Sunday, May 06, 2007
For some time I’ve been reading a book called The History of Christian Thought, by Jonathan Hill. To get the negatives out of the way first: sometimes the tone is just a bit too facetious for the subject matter, and the humour occasionally undermines the seriousness. And it uses two type-faces. There’s a reason for this: when it’s talking about the person, or their thought, it uses one type-face. When it’s talking about general history surrounding that person, it uses another, smaller type-face. The smaller one is just a bit too small for my taste.
But besides these quibbles (I always have quibbles about non-fiction books) the breadth of understanding of the various theologians and philosophers – and the history about them – is enormous, and it’s given me a much better view of the Church’s history than any of the more widely regarded books, such as Chadwick on The Early Church, which was dull, dull, dull.
You have to wonder, as you read about all the arguments, the heresies that weren’t always heresies, the battles, the murders and assassinations, the plain stupidity and the huge range of characters, just where the Holy Spirit fits into it all. Didn’t Jesus promise that He would lead us into all truth? Man, He leads us on very circuitous routes, if that’s the case!
Can anyone really state clearly why Jesus died on the cross? ‘For our sins,’ you might say, but how did His death deal with our sins? There’s a large number of views on this subject alone, several of which I’ve encountered and several of which I’ve thought were the last word on the issue.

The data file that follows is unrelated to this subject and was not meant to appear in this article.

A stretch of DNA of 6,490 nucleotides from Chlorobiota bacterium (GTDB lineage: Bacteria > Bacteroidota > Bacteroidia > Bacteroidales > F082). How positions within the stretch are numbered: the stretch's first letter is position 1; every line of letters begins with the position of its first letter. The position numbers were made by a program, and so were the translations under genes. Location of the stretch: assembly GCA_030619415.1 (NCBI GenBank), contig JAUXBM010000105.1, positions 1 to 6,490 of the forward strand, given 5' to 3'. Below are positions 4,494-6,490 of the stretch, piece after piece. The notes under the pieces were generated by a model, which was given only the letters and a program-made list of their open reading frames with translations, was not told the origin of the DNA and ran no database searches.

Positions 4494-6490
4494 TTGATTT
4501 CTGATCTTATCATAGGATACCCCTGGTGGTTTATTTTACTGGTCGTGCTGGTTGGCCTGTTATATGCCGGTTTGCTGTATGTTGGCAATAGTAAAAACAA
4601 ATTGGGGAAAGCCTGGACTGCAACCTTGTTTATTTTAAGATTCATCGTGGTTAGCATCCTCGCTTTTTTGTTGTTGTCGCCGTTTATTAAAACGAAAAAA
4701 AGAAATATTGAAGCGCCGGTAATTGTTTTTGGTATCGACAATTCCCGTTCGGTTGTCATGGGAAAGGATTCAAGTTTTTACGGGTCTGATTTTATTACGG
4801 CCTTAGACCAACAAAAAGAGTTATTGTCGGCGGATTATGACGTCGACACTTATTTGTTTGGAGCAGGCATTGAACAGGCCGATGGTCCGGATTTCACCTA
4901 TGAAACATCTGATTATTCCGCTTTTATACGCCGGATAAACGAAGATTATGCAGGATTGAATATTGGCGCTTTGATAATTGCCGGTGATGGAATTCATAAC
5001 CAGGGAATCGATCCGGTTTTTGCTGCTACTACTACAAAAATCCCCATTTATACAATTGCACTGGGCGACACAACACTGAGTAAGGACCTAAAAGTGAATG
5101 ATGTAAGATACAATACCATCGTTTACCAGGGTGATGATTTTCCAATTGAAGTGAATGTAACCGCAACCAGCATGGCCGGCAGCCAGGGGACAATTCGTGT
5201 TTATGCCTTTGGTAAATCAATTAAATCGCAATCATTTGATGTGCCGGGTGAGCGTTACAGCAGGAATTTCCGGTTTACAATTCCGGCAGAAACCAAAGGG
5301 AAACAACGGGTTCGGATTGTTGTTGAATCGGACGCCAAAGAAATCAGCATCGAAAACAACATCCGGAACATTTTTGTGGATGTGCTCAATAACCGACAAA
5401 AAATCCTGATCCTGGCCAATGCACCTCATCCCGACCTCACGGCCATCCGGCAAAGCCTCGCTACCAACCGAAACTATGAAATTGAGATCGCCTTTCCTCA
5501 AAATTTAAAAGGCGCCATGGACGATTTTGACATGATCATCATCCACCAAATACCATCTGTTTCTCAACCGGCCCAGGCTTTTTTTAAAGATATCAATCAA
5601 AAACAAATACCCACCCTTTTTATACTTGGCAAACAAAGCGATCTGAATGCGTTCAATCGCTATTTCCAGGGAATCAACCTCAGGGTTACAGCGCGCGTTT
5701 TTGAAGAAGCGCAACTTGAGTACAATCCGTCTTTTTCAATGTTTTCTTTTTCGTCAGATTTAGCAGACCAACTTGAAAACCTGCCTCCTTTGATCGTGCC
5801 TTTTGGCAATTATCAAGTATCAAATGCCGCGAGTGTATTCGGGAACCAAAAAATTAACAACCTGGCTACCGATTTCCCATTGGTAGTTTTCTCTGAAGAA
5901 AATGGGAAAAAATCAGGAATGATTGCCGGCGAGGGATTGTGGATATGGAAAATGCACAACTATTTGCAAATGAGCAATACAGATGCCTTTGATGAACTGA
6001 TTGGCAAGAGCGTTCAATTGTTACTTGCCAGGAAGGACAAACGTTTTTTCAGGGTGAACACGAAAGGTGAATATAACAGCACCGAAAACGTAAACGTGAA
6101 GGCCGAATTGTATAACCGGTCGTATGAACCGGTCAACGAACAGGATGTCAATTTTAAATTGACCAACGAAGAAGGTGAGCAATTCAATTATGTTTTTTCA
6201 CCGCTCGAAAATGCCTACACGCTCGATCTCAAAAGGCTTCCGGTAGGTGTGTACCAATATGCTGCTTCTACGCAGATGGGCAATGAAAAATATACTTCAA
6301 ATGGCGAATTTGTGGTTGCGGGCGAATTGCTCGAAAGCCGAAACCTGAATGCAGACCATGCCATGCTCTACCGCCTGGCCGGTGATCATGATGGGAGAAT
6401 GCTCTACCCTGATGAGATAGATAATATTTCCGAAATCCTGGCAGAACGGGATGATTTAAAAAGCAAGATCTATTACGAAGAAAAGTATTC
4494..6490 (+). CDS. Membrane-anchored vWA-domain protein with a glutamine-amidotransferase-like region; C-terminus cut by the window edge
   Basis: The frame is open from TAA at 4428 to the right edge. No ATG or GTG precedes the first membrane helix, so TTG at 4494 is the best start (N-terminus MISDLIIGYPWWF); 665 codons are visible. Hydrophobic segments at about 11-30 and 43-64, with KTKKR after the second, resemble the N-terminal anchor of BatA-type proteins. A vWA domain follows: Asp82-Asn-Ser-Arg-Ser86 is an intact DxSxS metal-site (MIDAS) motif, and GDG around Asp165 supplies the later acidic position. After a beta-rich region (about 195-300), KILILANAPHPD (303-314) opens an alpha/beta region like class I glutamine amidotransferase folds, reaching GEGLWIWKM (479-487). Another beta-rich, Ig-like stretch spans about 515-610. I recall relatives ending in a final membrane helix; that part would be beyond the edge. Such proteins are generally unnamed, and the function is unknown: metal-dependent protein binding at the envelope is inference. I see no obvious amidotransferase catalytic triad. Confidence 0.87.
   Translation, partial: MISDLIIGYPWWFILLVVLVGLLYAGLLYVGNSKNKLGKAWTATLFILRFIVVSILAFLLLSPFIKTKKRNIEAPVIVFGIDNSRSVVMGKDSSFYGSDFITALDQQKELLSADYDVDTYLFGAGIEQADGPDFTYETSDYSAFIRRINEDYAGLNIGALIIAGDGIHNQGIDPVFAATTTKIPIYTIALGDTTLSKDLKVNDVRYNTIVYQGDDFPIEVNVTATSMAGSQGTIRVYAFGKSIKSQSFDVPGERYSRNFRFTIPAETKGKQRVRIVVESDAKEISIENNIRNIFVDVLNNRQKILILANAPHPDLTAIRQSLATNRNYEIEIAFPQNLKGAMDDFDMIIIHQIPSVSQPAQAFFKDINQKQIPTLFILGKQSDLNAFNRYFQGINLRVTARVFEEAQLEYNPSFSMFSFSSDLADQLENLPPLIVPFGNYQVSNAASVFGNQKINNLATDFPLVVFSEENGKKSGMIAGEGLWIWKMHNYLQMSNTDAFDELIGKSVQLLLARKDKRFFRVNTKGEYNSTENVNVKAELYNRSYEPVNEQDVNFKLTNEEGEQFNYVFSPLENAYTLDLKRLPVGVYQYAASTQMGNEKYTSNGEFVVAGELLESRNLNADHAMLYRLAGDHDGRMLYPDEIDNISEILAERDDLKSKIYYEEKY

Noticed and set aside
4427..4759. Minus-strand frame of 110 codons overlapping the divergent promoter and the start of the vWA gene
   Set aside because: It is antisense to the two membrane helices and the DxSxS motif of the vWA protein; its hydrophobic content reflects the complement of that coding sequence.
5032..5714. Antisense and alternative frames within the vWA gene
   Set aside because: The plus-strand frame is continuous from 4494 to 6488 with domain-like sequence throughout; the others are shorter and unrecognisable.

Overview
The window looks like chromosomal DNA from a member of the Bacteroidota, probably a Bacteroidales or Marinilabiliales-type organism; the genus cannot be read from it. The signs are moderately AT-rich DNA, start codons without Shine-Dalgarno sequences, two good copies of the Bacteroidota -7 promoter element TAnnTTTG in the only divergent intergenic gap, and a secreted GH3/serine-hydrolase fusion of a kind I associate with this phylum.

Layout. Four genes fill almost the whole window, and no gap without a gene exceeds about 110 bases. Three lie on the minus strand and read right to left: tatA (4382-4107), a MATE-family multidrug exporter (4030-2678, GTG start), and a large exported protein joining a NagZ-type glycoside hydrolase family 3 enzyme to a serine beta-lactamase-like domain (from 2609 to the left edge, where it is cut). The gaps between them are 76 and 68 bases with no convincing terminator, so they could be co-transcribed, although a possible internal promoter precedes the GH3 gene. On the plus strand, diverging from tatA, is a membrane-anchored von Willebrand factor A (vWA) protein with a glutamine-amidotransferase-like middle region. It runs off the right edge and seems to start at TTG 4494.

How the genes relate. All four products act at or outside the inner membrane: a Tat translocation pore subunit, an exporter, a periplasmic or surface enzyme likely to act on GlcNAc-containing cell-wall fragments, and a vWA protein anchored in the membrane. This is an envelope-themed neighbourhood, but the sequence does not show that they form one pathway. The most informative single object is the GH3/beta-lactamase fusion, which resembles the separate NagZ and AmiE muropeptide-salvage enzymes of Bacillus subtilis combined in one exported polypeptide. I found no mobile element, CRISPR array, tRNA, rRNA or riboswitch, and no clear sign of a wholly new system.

I just talked about the Holy Spirit, but the views on Him and the Trinity are again very diverse. Of course we can’t have any full understanding as finite humans of such a complexity, something that’s more complex than our minds can grasp, but the attempts to do so have ranged over vast plains and distant mountains.
And how come, as Christians, we can’t seem to agree on enough of the basics to stand together? The Church is still greatly split between Eastern Orthodoxy (in its various guises) and Protestants and Catholics – and all their guises. Does God like diversity so much? Is this His Church that stands as One? You wouldn’t think so, looking at it from our point of view.